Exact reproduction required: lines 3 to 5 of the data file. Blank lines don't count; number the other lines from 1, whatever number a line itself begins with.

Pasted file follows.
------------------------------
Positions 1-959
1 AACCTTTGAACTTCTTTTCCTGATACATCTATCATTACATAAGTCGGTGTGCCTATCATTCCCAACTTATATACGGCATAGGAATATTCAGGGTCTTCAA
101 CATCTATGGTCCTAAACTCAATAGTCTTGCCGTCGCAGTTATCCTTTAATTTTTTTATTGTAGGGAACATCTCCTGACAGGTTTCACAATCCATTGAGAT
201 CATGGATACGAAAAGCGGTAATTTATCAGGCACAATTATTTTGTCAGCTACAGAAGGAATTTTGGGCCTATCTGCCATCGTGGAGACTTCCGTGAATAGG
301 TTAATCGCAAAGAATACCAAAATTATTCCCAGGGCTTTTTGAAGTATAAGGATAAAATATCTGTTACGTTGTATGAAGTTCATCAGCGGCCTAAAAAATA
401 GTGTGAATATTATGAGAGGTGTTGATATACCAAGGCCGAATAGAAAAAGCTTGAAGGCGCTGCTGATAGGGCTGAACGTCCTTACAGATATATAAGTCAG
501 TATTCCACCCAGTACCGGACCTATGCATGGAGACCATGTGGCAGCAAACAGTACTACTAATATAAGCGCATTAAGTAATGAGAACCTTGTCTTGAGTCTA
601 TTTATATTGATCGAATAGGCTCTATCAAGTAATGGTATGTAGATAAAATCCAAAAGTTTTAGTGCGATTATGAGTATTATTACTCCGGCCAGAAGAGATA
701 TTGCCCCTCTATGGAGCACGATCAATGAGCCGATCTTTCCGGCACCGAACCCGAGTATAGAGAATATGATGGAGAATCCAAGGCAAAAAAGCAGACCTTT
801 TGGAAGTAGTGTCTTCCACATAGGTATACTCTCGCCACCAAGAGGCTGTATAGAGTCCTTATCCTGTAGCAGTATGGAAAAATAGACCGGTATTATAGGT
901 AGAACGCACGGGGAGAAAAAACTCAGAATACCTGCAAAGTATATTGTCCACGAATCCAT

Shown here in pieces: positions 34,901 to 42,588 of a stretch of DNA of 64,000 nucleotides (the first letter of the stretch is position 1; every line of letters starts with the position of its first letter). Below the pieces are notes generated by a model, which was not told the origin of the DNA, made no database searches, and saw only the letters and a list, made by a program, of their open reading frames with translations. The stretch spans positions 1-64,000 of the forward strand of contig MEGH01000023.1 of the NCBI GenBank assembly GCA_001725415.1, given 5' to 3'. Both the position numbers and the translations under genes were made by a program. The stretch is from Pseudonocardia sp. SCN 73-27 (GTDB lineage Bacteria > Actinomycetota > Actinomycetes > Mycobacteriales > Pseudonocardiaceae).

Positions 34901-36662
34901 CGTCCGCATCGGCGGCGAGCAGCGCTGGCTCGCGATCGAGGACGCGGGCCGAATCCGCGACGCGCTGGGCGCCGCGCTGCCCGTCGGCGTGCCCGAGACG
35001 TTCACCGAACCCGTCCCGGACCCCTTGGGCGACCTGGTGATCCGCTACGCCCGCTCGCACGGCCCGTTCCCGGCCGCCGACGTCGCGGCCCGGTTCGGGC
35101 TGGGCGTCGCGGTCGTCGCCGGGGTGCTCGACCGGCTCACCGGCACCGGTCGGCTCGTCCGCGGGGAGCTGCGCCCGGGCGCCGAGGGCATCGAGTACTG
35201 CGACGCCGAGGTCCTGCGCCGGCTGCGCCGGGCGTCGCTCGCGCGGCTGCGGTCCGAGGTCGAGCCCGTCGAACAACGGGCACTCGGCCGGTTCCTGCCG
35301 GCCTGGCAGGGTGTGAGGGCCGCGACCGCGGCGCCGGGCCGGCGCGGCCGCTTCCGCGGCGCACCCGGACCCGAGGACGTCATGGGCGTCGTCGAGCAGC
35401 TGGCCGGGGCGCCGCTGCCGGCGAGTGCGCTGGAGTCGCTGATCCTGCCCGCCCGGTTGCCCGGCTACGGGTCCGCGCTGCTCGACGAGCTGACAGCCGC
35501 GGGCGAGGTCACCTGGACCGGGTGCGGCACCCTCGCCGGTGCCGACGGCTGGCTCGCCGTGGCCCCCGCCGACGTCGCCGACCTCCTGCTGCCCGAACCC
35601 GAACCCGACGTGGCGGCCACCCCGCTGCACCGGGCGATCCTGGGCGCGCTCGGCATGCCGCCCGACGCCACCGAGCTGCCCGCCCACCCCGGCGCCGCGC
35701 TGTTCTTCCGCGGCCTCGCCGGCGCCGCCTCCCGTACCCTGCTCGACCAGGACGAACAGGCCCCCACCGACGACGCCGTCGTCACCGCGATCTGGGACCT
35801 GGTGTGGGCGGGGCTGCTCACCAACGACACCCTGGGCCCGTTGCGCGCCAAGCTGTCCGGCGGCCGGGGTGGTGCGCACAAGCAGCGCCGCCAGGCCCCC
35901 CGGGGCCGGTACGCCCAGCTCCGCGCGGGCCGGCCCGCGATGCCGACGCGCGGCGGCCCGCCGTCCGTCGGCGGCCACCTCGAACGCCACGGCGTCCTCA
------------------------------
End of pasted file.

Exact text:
101 CATCTATGGTCCTAAACTCAATAGTCTTGCCGTCGCAGTTATCCTTTAATTTTTTTATTGTAGGGAACATCTCCTGACAGGTTTCACAATCCATTGAGAT
201 CATGGATACGAAAAGCGGTAATTTATCAGGCACAATTATTTTGTCAGCTACAGAAGGAATTTTGGGCCTATCTGCCATCGTGGAGACTTCCGTGAATAGG
301 TTAATCGCAAAGAATACCAAAATTATTCCCAGGGCTTTTTGAAGTATAAGGATAAAATATCTGTTACGTTGTATGAAGTTCATCAGCGGCCTAAAAAATA